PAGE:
26/08/2016 11:08 AM IST | Updated 27/08/2016 5:12 PM IST

By 2030, India Should Have As Many Students Coming Into The Country As Those Going Out

The only way India can tackle brain drain is by providing quality education, better facilities, better infrastructure and a qualification that has global acceptance - all of this in India.

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Representative image.

India sends close to 200,000 students to study abroad every year. Increasingly, many of these are undergraduate students going without much scholarship and costing anywhere between Rs 12 million to Rs 16 million. Thus, if you include all kinds of costs, India would be draining itself of about $20-30 billion (The Reserve Bank of India calculates only the fees) in just letting its students seek better institutions.

This is a large forex drain that has to be plugged. In fact, the spiralling number of International Baccalaureate (IB) schools in India is a good indicator of the scale of student aspirants wanting to study abroad.

The only way we can solve this gravitating student community is to provide similar quality education, better facilities, better infrastructure and a qualification that has global acceptance, all of this in India.

To begin with, the challenge can be addressed through twinning programmes leading to dual degree or joint degree programmes. We should also promote student exchange programmes and faculty exchanges with transfer of credit too. The learning that follows would be far richer than what is on offer now. And this will not be achieved if it is restricted to the top 200 global universities.

In fact, it is ridiculous for a country with no single university within top 200 universities of the world to close doors on similar universities. If the world were to put up similar rules for their own universities, nothing would move.

Here are some thoughts:

• Foreign institutions must be provided an open door policy. We must not restrict ourselves to the top 200 universities in the world. The one ranked 1,000th might be a specialist and even world-class in its own domain.

• A tie-up between the 600th-ranked institution in India with a 900th-ranked foreign institution would still add value. As long as both the domestic and foreign institutions are approved by their respective governments, leave the field open and transparent. Water will find its own level.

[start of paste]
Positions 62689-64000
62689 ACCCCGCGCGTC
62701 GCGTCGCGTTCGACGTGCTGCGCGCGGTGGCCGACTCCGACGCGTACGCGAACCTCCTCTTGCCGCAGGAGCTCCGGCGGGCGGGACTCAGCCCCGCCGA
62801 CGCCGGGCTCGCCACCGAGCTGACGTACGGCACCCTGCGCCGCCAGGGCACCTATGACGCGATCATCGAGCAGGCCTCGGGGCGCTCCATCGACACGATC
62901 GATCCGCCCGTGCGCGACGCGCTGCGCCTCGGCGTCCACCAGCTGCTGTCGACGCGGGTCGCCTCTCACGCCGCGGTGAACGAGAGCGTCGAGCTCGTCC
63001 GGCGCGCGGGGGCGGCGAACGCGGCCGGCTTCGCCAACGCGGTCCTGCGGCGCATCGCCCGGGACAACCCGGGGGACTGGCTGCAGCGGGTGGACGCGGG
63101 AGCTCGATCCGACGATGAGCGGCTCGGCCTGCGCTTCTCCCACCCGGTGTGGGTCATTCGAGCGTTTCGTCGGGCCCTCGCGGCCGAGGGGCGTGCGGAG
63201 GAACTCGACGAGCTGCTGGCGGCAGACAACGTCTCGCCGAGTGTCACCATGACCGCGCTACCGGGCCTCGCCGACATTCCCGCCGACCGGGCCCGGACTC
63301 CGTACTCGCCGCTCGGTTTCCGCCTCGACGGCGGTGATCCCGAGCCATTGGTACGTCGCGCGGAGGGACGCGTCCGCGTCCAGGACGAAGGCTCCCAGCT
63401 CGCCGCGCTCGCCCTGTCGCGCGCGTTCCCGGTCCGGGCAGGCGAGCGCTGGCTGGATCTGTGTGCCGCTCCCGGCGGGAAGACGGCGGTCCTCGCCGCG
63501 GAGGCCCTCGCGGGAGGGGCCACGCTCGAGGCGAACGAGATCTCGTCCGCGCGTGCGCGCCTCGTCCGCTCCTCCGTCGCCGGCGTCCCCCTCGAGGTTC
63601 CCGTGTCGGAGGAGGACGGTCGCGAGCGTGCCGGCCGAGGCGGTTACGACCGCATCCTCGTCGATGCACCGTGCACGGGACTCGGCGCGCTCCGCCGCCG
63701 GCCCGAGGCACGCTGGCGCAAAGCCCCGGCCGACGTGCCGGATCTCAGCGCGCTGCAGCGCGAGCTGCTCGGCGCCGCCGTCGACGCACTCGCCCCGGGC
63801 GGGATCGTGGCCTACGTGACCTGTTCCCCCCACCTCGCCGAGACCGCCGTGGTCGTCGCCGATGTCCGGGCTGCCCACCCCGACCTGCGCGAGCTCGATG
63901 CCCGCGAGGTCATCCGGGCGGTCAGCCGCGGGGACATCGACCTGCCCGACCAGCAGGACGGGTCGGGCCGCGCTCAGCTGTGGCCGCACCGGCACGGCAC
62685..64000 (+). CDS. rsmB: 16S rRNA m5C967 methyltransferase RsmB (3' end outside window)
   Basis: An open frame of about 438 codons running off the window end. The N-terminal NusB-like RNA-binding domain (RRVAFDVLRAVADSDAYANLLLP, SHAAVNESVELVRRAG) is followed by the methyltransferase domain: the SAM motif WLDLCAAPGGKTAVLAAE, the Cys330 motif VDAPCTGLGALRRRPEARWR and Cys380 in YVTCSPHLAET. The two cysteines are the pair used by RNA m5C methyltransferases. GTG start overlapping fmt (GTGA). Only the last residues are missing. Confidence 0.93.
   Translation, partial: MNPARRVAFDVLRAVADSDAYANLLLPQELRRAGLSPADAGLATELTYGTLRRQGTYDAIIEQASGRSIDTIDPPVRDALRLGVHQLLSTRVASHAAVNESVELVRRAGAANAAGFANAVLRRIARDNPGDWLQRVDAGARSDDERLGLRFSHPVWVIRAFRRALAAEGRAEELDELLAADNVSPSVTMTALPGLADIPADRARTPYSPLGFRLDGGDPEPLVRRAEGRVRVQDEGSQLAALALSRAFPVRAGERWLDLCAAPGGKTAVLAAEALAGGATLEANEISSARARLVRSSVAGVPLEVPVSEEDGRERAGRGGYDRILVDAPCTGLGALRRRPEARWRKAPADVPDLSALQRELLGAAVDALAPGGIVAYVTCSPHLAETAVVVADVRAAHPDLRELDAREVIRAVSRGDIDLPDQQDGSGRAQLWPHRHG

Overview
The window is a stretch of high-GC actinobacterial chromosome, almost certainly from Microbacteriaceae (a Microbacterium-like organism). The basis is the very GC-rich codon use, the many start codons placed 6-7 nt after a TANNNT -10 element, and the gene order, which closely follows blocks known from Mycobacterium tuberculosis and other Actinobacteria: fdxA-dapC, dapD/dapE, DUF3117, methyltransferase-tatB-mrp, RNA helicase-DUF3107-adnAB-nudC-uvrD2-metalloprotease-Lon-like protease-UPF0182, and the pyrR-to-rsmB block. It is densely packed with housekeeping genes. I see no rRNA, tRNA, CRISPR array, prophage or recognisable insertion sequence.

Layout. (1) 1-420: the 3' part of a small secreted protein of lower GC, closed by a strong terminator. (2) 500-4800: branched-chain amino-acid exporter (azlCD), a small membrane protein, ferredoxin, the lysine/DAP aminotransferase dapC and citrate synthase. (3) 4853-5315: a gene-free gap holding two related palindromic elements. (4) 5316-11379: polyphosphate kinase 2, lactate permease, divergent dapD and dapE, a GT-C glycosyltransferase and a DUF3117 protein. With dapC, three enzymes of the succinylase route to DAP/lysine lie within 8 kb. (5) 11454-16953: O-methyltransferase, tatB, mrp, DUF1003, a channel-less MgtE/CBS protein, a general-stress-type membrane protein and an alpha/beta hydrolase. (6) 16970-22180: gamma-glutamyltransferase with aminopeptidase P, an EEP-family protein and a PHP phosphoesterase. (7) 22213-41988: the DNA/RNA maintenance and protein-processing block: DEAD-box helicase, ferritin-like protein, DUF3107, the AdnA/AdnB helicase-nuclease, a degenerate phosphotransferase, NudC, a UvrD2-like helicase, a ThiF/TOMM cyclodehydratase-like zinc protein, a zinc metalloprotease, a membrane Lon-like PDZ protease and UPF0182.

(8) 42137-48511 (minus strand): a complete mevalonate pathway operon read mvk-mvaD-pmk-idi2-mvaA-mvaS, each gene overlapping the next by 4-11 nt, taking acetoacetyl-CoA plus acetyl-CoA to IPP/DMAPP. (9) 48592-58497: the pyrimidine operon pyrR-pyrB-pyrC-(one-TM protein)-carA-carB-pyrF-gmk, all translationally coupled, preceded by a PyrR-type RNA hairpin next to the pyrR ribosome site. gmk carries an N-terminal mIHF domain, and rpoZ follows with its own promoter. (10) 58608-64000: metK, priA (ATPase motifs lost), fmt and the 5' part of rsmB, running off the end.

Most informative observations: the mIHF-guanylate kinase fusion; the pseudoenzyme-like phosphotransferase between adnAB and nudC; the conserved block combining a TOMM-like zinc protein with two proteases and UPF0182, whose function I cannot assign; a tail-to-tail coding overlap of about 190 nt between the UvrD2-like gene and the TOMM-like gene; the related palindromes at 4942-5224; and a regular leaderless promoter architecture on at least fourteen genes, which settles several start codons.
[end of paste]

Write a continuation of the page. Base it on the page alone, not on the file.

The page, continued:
• Allow joint degrees/dual degrees/sandwich programmes/semester aboard. Just don't interfere in the nature of the tie-ups. And it should also be automatic with no prior approval from regulators.

• Encourage student exchange and faculty exchange. Incentivise them, if needed. Let cross-border culture and learning drive India a notch higher.

• Encourage joint research with foreign institutions. Provide grants for such research. Let the world look at India for its scientific and research temperament.

• What is good for the goose must be good for the gander. Completely open up Indian institutions to offer degrees aboard and allow opening up of Indian campuses aboard. Again, do not put restrictions like the top 100 schools. If the 1,000th-ranked school has some value to offer to a European city, who is the Government of India to disallow the same? Let 1,000 flowers bloom.

On the other hand, this push for creating quality education will also enable India to become an attractive inbound education market. Some of the essential value propositions, such as infrastructure, teaching facilities, diversity and demographics, would be propped up by such tie-ups with partners insisting on quality standards.

By 2030, we should aim to have as many students coming into India as going out of the country. We should fight to retain our students while making ourselves more attractive to foreign students. 'Study In India' must be a clarion call that reverberates across the world. And the beginning has to be made by freeing Indian and foreign institutions from rules that will achieve no effect.

This is the third part of a series of articles on the New Education Policy.

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